Christmas Day – Sing Glory

Luke 2.8-20

Glory (Doxa)
Notice the word glory or glorify in this passage. The angels have the glory of the Lord around them. They say, “Glory to God in the highest.” The shepherds response after they go and see Jesus is to glorify and praise God.

In looking at the definition of the word, glory may be visible, as it was with the angels. There was a glow, a radiance about them. Many times when we see pictures of angels or of Jesus in the manger there will be a circle of light portrayed around their heads. With angels we many refer to it as a halo. Glory, however, is not always visible, but is the characteristic of splendor, majesty, honor or even power. And with the angels, notice that their glory is not their own, it is the glory of the Lord that shone about them. The Lord, Jesus, is the one who is majestic.

And when the angels and the shepherds glorify God, they are acknowledging his glory. You will hear the phrase, “give God the glory.” No one can make God glorious. Praises don’t give God his glory. But when the shepherds glorified God it showed that they recognized his glory. They recognized the magnitude of what was happening that night so long ago.

And what was happening?
What leads the shepherds glorify God?
1. They witness the glory of God at the appearance of the angels. They actually see  the halo of light, which is the Glory of God.

2. They witness the baby wrapped in cloths, lying in a manger. They went to see what the angels told them about and everything was just as the angels described it, “just as they had been told.” … therefore …

3. They believe that this child is the Messiah, the Christ. Now, no where is the word “believe” used, but a sign of their belief is that after they had seen the Christ Child, they spread the word. They went about telling others what they had seen what they were told about this child. And, again, they were told that he is the Messiah. They believed this child is, as the angels said, “Savior” and “Lord.”

The Gospel of Matthew says that when the angel appeared to Joseph he was told to name the child Jesus, because he will save his people from their sins. [Jesus is the Greek for Joshua, which means “the Lord saves.”]

The shepherds were excited and glorified God, because their Savior had come. The one would save them, rescue them, deliver and protect them. The one who would restore the relationship between humankind and God.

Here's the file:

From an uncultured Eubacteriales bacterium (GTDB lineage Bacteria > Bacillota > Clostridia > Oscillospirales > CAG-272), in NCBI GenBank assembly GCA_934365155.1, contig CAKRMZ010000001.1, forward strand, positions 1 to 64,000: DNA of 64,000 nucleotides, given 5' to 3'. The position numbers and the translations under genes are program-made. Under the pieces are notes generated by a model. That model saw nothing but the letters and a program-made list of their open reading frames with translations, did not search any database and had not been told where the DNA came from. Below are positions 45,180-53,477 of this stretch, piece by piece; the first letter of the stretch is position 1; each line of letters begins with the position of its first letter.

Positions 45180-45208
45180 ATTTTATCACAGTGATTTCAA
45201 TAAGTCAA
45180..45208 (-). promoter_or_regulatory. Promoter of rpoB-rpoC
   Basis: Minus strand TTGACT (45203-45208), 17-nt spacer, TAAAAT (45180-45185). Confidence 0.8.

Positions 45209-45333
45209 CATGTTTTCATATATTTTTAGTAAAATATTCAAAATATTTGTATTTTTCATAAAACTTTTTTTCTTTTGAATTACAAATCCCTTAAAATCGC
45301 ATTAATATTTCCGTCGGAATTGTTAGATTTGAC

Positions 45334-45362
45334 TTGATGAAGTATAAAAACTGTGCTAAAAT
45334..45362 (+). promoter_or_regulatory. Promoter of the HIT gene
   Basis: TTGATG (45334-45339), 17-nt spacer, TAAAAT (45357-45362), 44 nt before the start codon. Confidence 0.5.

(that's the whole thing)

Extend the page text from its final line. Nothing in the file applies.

Shall we not glorify God too?
The shepherds were there and they got to see these things firsthand.  They got to be witnesses of Christ’s coming. But, shall we not rejoice that we get to be here today.
~We, too, are invited to witness the glory of God.
~We, too, are invited to experience that every Word of God is truth.
~We, too, get to experience the birth of Christ (in our lives). We get to retell and relive the story. We get to remember what this day is all about: that Jesus came to save us! That God, the very author of life, the creator of all that is living, became flesh and lived among people just like you and me, so that today, we can know him, we can be saved from things that tear us apart from him, the things that tear us apart inside. Because of today, we can once again be in relationship with God. We have the privilege of calling him Savior and Lord.

The King of Glory
The Lord is so glorious that the psalmist calls him the King of glory. Listen to the words of Psalm 24 that declare his glory. They are also an invitation to you to see and experience his glory.

Psalm 24.7ff

You may be asking today, “Who is this King of glory?” What is it about Christmas that I’ve never known? Experience the glory of Christ. Acknowledge who he is in all of his glory.
~Lift up your head and acknowledge Jesus as Savior and Lord.
~Lift up the gates, the things in the recesses of your heart that block your relationship with God (and others).
~Lift up the doors of your heart, and allow the King of glory, the Lord almighty to come in and reign.

Let us join in singing glory to God, as we sing Angels We Have Heard on High. The chorus of this familiar carol are the angels’ words of praise in Luke 2: Gloria in excelsis Deo (Glory to God in the highest)!

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